Comparing an Imaging-guided Pathway with the Standard Pathway for Staging Muscle-invasive Bladder Cancer: Preliminary Data from the BladderPath Study.

Transurethral resection of bladder tumour (TURBT) is central to the diagnosis of muscle-invasive bladder cancer (MIBC). With the oncological safety of TURBT unknown, staging inaccuracies commonplace, and correct treatment of MIBC potentially delayed, multiparametric magnetic resonance imaging (mpMRI) may offer rapid, accurate, and noninvasive diagnosis of MIBC. BladderPath is a randomised trial comparing risk-stratified (5-point Likert scale) image-directed care with TURBT for patients with newly diagnosed BC. To date, we have screened 279 patients and randomised 113. Here we report on the first 100 participants to complete staging: 48 in pathway 1 (TURBT) and 52 in pathway 2 (mpMRI for possible MIBC, Likert 3-5). Fifty of 52 participants designated Likert 1-2 (probable NMIBC) from both pathways were confirmed as having NMIBC (96%). Ten of 11 cases diagnosed as NMIBC by mpMRI have been pathologically confirmed as NMIBC, and 10/15 cases diagnosed as MIBC by mpMRI have been treated as MIBC (5 participants underwent TURBT). The specificity of mpMRI for identification of MIBC remains a limitation. These initial experiences indicate that it is feasible to direct possible MIBC patients to mpMRI for staging instead of TURBT. Furthermore, a 5-point Likert scale accurately identifies patients with low risk of MIBC (Likert 1-2), and flexible cystoscopy biopsies appear sufficient for diagnosing BC. PATIENT SUMMARY: We are conducting a clinical trial to assess whether some bladder tumour surgery can be replaced by magnetic resonance imaging scans to determine the stage of the cancer in patients whose tumours appear to be invasive. Our early data suggest that this approach is feasible. The data also show that using a visual score ('Likert scale') can help to identify bladder tumours that are very unlikely to be invasive, and that taking a biopsy in the outpatient clinic when first inspecting the bladder via a camera (diagnostic flexible cystoscopy) is useful for confirming bladder cancer.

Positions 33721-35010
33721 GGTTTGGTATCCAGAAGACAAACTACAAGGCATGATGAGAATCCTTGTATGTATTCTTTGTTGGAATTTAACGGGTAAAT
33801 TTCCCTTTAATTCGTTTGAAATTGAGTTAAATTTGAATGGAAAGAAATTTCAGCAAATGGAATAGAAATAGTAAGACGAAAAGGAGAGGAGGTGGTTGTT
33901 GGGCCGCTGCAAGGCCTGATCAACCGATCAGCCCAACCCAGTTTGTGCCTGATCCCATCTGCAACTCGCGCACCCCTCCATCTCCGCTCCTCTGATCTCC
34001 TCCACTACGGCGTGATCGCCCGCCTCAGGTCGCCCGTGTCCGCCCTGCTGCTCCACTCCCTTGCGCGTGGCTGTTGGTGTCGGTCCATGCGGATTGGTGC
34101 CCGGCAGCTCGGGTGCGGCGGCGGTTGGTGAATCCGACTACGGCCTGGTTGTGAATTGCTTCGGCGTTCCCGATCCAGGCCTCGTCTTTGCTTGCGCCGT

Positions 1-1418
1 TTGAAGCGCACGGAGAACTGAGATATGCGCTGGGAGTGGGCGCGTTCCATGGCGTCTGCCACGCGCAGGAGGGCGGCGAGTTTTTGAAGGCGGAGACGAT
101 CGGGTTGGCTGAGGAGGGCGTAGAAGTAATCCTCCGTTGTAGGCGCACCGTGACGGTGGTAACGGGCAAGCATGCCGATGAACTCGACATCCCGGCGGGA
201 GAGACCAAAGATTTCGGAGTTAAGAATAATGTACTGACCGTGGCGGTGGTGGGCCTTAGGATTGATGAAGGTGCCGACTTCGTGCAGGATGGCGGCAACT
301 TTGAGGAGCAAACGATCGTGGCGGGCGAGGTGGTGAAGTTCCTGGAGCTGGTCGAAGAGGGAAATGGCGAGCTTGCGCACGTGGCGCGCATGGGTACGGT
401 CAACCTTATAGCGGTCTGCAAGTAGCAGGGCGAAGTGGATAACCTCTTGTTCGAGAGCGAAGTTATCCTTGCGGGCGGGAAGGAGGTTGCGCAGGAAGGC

European urology. 2021 Feb 27 [Epub ahead of print]

Richard T Bryan, Wenyu Liu, Sarah J Pirrie, Rashid Amir, Jean Gallagher, Ana I Hughes, Kieran P Jefferson, Allen Knight, Veronica Nanton, Harriet P Mintz, Ann M Pope, James W F Catto, Prashant Patel, Nicholas D James

Bladder Cancer Research Centre, Institute of Cancer & Genomic Sciences, University of Birmingham, Birmingham, UK; Action Bladder Cancer, UK., Cancer Research UK Clinical Trials Unit, Institute of Cancer & Genomic Sciences, University of Birmingham, Birmingham, UK., University Hospitals Birmingham NHS Foundation Trust, Birmingham, UK., Patient Representative, UK., University Hospital Coventry & Warwickshire, Coventry, UK., Patient Representative, UK; Action Bladder Cancer, UK., Warwick Medical School, University of Warwick, Warwick, UK., The Medical School, University of Birmingham, Birmingham, UK., Academic Urology Unit, University of Sheffield, Sheffield, UK; Sheffield Teaching Hospitals NHS Trust, Sheffield, UK., Bladder Cancer Research Centre, Institute of Cancer & Genomic Sciences, University of Birmingham, Birmingham, UK; University Hospitals Birmingham NHS Foundation Trust, Birmingham, UK., Institute of Cancer Research, London, UK; The Royal Marsden NHS Foundation Trust, London, UK. Electronic address: .

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